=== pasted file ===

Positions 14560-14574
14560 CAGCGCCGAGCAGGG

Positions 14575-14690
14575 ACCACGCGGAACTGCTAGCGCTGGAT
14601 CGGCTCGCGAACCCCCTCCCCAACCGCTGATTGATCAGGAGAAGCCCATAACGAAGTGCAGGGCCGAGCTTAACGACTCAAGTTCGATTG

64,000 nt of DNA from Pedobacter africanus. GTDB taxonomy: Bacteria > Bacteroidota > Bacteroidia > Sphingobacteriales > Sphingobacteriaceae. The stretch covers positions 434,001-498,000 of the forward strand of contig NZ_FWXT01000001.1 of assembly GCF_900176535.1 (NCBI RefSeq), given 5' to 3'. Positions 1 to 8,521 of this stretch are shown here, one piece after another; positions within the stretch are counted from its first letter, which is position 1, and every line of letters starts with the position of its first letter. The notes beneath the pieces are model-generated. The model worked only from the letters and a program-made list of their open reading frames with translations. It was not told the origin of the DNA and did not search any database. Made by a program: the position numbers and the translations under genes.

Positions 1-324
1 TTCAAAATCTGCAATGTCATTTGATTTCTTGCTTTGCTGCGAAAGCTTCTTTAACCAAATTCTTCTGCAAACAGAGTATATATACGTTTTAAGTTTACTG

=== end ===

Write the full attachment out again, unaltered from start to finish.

Positions 14560-14574
14560 CAGCGCCGAGCAGGG

Positions 14575-14690
14575 ACCACGCGGAACTGCTAGCGCTGGAT
14601 CGGCTCGCGAACCCCCTCCCCAACCGCTGATTGATCAGGAGAAGCCCATAACGAAGTGCAGGGCCGAGCTTAACGACTCAAGTTCGATTG

64,000 nt of DNA from Pedobacter africanus. GTDB taxonomy: Bacteria > Bacteroidota > Bacteroidia > Sphingobacteriales > Sphingobacteriaceae. The stretch covers positions 434,001-498,000 of the forward strand of contig NZ_FWXT01000001.1 of assembly GCF_900176535.1 (NCBI RefSeq), given 5' to 3'. Positions 1 to 8,521 of this stretch are shown here, one piece after another; positions within the stretch are counted from its first letter, which is position 1, and every line of letters starts with the position of its first letter. The notes beneath the pieces are model-generated. The model worked only from the letters and a program-made list of their open reading frames with translations. It was not told the origin of the DNA and did not search any database. Made by a program: the position numbers and the translations under genes.

Positions 1-324
1 TTCAAAATCTGCAATGTCATTTGATTTCTTGCTTTGCTGCGAAAGCTTCTTTAACCAAATTCTTCTGCAAACAGAGTATATATACGTTTTAAGTTTACTG